I agree with Melissa Giannini’ statement (In One Ear, MT, April 11-18) when she says, "The less representative the awards are of the entire scene, the less the awards are going to mean." Consider the low return rate on the 2,600 Detroit Music Award ballots sent every year, which I think tends to favor multiple year winners. What is going on? No one is submitting ballots to be counted.
In recent articles regarding the competing Blowout/North by Northwest events, only statements of disaffection with the DMA were printed, without any competing viewpoint. This reinforces the notion that the Awards are fundamentally flawed, and breeds nonparticipation in voting, with results such as my band Immunity winning six awards. If the Awards don't mean anything, why is Immunity working all the time?
I think North by Northwest was good for the music community. Its organizers should now get their participants to vote in the Awards, thus taking a step towards the Awards being more representative of their part of the entire scene. —Bill Koggenhop, firstname.lastname@example.org, Commerce Twp.
I see that, at this year’s Detroit Music Awards, "honor" was bestowed upon both a pistol-packing, wife-hating homophobe and on a scab. Gee, it makes me so proud to be a native Detroiter. —Don Handy, Mount Clemens
The hip folk
I wish we could all be as hip as the pretentious princess who writes the Loose Lips column (MT, April 18-24). Apparently those of us who appreciate other forms of entertainment outside of S&M and "darkwave/industrial/synthpop/whatever," are fodder for bashing, along with your Metro Times photographer and Violent J of ICP. Shame on all of us for having the nerve (and good taste) to dig "folk-y" artists such as Duncan Sheik, who by the way, put on a fabulous show at the Magic Bag.
Perhaps when Ms. Klein has a few more birthdays (are we what — 12 this year?), she will widen her scope enough to include music in her repertoire that does not require the wearing of dog collars to enjoy. —Kim E. Johnson, email@example.com, Livonia
Being the liberal rag that you are, I found it amusing that a lot of the major news storied mentioned in your article ("Top 10 Censored Stories of 2000," MT, April 18-24), including the bombing of the Chinese embassy, the genocide in Rwanda and so on, happened under a Democratic presidency. How could that be? I thought that happened only under Republican administrations. —Scott Barnhart, Southfield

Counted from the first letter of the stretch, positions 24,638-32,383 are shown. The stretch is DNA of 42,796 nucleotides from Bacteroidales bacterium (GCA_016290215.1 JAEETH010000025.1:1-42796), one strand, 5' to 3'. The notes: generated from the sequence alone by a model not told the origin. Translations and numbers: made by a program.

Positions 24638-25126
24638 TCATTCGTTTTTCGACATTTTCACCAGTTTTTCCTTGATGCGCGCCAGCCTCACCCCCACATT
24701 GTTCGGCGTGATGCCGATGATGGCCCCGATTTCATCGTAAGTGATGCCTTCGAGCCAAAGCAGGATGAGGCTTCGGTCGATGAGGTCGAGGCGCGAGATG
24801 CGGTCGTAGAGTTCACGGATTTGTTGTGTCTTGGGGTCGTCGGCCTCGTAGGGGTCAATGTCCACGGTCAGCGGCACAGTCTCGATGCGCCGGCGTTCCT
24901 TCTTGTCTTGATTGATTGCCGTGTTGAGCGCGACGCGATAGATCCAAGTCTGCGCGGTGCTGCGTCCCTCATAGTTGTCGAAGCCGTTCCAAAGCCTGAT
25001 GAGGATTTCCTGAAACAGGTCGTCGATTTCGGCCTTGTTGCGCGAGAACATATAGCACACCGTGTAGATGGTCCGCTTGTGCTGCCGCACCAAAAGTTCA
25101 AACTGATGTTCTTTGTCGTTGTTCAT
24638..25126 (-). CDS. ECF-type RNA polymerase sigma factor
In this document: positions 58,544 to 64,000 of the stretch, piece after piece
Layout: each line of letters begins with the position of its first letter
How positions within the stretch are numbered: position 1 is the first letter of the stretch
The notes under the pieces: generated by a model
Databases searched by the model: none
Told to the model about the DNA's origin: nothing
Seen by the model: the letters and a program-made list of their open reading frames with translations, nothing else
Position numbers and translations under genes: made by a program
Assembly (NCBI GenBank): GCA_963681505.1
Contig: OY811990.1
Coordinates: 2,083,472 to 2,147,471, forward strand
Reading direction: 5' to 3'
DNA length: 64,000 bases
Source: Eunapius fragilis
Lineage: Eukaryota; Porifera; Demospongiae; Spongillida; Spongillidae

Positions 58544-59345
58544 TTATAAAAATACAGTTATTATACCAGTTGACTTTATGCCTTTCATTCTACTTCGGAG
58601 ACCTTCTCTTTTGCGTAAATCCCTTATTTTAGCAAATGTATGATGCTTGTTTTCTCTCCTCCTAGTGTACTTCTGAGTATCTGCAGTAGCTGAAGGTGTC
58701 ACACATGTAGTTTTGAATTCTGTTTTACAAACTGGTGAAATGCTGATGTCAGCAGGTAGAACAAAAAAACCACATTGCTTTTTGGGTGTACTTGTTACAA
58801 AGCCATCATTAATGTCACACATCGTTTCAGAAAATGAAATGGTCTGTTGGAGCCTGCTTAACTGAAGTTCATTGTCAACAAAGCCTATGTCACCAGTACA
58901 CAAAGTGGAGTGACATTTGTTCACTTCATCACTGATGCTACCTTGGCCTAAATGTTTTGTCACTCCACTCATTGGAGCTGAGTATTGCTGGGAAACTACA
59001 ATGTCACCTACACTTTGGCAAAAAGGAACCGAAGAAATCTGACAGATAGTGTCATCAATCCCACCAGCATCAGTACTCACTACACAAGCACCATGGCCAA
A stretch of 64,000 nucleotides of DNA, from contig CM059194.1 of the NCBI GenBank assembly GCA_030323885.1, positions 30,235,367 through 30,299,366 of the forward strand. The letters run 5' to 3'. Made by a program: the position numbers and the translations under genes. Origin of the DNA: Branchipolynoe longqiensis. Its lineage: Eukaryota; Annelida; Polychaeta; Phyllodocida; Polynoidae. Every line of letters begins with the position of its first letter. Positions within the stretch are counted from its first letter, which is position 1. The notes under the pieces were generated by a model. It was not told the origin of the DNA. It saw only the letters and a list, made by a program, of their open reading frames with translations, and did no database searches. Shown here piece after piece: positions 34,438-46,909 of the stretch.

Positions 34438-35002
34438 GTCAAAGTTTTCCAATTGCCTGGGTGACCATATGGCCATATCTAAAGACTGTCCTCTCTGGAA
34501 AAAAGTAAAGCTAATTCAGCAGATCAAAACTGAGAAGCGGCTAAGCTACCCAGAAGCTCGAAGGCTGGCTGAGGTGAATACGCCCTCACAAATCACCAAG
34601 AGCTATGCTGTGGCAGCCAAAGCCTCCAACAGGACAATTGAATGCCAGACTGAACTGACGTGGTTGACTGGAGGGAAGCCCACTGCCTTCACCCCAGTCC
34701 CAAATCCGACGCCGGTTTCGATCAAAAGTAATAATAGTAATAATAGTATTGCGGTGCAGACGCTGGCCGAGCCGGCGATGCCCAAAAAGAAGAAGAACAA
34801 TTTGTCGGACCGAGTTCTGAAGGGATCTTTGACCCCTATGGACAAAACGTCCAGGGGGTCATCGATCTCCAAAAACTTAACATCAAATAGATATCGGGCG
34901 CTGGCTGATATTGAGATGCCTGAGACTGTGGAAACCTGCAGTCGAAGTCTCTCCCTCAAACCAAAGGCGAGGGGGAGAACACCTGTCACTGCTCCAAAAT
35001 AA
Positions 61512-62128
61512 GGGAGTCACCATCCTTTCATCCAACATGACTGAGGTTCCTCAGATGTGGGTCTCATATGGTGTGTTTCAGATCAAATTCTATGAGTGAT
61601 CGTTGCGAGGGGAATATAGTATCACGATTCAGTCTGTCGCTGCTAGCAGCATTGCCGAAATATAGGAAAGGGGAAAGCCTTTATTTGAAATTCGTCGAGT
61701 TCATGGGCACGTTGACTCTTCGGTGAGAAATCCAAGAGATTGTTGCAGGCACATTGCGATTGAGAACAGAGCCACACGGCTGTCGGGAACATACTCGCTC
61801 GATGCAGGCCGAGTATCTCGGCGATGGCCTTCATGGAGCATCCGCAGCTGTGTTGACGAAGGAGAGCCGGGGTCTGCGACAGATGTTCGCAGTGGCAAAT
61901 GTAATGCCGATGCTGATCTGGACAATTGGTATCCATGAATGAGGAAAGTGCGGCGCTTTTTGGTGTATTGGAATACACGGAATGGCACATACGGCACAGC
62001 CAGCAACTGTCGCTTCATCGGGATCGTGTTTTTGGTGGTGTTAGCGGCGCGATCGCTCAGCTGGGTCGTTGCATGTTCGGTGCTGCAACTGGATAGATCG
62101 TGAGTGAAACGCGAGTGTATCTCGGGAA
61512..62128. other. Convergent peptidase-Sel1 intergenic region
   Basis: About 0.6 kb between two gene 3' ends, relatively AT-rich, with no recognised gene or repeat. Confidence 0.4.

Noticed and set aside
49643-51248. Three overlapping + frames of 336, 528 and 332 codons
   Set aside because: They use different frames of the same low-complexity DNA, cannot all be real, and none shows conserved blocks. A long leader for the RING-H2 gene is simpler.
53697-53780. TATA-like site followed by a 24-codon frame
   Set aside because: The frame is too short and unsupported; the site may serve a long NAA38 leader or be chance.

More than arsenic?
Kudos to Jack Lessenberry for his insightful comments dealing with the "Shrubbies" and China ("Bushwhacking us all," MT, April 11-17). Is it just a matter of fact that we are all lambs at the altar awaiting sacrifice? I think so. I also think that something more than arsenic is being added to our drinking water ... something like dumbing juice. Aside for a select few, it seems that most Americans are content to sit idly by consuming and disposing their lives away. Thank heavens for "Survivor," for without that what else would occupy the collective minds of America? Probably not much. I fear for my child and appreciate the voice of sardonic wisdom at such a time. —Azriel Macker, firstname.lastname@example.org, Harper Woods
The News Hits commentary on Mayor Archer’s perpetual flip-flop on the casino fiasco ("Cluster flip-flops," MT, April 11-17) is an excellent example of journalism which is based on the facts and on the record. All that was lacking in this excellent article was the mention that all during this sorry casino scam, the good mayor was proclaiming that, "We’re gonna make Detroit a world-class city." —George K. Serkian, Southfield